The travel and tourism sector must manage its environmental impact better or face a consumer backlash, industry leaders have admitted.
The industry faces unprecedented levels of expansion in both emerging and developed regions and, while some steps have been taken towards ensuring sustainable growth, much more needs to be done, they said.
Speaking at the Global Travel and Tourism Summit in Lisbon, Portugal, last week, James Russell, senior director for the Clinton Climate Change Initiative, warned that the industry had 12 to 24 months to bring about changes that would make people feel good about taking holidays.
"You can debate climate change, but you can't push away the issue," he said. "You don't need to be a tree-hugger to get this issue to help your business."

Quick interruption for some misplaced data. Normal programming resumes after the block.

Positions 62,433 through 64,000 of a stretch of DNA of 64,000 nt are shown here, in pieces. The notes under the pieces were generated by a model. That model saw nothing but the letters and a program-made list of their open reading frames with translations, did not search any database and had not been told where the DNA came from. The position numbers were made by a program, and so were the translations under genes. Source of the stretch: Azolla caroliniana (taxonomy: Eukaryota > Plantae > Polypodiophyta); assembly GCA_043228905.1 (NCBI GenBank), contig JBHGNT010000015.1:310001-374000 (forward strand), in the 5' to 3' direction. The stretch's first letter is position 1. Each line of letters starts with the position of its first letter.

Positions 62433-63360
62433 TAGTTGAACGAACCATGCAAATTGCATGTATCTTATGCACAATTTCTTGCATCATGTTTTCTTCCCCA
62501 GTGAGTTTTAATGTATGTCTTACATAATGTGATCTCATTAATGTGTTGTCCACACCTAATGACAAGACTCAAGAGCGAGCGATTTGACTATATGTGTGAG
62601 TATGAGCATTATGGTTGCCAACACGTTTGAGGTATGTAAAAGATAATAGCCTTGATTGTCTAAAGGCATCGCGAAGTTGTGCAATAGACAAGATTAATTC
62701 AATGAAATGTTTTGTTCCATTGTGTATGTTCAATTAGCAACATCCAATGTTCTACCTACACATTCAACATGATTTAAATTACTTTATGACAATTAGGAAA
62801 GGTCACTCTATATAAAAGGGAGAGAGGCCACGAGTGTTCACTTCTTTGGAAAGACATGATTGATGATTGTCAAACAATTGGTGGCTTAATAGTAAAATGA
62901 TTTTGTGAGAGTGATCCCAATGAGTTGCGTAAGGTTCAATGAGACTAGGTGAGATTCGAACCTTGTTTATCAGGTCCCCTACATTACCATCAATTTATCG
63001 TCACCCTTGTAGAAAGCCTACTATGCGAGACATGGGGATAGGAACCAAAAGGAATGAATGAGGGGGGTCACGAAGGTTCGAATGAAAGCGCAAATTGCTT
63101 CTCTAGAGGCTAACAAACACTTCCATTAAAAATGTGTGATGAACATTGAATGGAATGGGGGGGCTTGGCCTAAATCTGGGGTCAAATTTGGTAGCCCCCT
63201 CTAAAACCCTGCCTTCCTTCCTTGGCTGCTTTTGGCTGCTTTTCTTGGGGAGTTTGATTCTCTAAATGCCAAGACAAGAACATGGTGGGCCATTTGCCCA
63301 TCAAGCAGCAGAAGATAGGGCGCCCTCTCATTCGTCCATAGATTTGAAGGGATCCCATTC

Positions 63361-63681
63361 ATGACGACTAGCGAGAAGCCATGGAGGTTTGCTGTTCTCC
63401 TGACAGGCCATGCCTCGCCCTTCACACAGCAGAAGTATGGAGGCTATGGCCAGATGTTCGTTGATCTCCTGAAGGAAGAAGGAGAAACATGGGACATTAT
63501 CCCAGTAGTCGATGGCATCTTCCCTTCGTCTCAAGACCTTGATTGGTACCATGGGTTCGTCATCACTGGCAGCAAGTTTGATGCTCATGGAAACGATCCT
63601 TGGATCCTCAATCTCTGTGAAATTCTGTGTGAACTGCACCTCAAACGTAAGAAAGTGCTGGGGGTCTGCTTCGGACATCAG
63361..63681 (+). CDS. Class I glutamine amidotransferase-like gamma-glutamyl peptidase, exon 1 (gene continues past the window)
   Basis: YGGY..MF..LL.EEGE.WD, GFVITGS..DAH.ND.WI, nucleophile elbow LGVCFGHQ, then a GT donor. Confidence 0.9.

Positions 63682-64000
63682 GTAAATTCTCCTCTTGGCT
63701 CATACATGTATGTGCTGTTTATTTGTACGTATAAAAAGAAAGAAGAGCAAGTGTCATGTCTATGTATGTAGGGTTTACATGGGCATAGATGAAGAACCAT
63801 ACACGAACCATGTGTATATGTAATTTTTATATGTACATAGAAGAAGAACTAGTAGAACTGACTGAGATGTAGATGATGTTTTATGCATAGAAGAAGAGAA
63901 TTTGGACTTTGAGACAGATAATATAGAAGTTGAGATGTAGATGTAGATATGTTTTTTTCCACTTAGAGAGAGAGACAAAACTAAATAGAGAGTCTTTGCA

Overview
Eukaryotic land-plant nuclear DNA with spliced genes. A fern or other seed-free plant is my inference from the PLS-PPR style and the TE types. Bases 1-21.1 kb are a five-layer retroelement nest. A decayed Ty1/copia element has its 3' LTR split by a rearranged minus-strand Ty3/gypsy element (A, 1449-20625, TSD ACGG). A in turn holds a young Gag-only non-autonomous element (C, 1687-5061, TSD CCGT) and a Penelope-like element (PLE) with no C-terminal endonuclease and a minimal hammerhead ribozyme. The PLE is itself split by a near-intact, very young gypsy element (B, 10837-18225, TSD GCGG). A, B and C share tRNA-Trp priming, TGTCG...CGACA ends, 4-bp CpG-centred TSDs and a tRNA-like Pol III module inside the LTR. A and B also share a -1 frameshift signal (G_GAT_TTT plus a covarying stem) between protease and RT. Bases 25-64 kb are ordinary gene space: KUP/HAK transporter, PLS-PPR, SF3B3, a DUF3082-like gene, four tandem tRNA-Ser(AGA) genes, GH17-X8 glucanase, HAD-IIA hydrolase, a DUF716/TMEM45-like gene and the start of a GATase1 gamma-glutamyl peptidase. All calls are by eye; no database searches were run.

Russell added that this would encourage premium customers, who believe in protecting the environment, and help businesses' bottom lines. "Only once companies have reduced their carbon imprint by 30-40% does it start to cost them money to reduce it further," he said.
Costas Christ, chairman of judges for the summit's Tourism for Tomorrow awards, agreed that the issue of sustainability was no longer a niche market ideal. "It's something that's become too big to ignore," he said.
However, Maurice Flanagan, executive vice-chairman of Emirates Airline, insisted there was nothing man could do about "the argument of climate change" and warned that hundreds of thousands of people working in tourism would face losing their jobs if "extremists get their way on this issue". He claimed airlines were being unfairly "demonised" for their role in global warming.
By Emily Manson
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